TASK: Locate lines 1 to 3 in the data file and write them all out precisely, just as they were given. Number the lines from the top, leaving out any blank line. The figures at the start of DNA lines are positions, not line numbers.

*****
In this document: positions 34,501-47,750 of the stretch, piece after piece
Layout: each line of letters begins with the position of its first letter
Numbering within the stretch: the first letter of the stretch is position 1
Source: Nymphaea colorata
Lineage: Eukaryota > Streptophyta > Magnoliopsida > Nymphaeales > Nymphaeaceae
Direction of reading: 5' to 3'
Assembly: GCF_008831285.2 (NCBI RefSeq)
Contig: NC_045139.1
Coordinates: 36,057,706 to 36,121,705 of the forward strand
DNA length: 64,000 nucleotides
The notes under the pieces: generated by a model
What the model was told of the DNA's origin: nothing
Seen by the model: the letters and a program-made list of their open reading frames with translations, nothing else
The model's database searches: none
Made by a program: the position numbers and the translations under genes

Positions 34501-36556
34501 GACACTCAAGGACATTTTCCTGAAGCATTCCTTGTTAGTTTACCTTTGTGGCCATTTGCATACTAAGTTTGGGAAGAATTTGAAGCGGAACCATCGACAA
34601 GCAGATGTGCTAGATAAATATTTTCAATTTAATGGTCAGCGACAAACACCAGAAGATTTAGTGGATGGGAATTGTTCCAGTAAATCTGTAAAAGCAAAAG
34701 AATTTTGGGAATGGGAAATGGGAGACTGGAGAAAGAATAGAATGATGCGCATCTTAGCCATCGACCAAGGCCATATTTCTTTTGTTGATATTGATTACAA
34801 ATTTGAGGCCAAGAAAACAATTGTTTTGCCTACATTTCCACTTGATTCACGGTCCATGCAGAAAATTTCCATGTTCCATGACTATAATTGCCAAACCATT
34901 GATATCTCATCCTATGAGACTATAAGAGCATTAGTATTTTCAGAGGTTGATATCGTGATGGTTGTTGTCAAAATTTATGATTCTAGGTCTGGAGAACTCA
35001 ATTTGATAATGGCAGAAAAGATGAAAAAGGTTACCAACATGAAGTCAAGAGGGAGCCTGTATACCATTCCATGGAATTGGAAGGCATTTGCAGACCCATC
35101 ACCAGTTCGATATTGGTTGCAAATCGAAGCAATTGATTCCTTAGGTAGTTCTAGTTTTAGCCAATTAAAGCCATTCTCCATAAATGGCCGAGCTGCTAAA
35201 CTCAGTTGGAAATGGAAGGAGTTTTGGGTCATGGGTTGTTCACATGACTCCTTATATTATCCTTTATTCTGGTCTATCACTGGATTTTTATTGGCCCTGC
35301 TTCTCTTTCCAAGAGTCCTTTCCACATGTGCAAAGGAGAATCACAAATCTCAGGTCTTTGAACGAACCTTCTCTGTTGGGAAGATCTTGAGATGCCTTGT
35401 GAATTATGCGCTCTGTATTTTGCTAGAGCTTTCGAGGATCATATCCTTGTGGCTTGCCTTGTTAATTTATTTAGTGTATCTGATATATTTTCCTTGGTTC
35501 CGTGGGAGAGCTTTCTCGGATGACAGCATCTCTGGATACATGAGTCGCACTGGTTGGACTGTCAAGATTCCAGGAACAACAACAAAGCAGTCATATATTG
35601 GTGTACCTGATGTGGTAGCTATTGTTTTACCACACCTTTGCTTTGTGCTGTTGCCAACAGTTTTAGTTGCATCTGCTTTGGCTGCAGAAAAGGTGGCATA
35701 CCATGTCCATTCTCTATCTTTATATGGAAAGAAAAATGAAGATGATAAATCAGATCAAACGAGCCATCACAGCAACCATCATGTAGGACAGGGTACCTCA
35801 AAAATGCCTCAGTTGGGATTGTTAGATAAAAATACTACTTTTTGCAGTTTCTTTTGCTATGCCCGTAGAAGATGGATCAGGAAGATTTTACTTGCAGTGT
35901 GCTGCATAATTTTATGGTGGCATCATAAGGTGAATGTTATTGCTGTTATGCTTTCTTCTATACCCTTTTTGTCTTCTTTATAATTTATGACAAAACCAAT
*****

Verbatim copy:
In this document: positions 34,501-47,750 of the stretch, piece after piece
Layout: each line of letters begins with the position of its first letter
Numbering within the stretch: the first letter of the stretch is position 1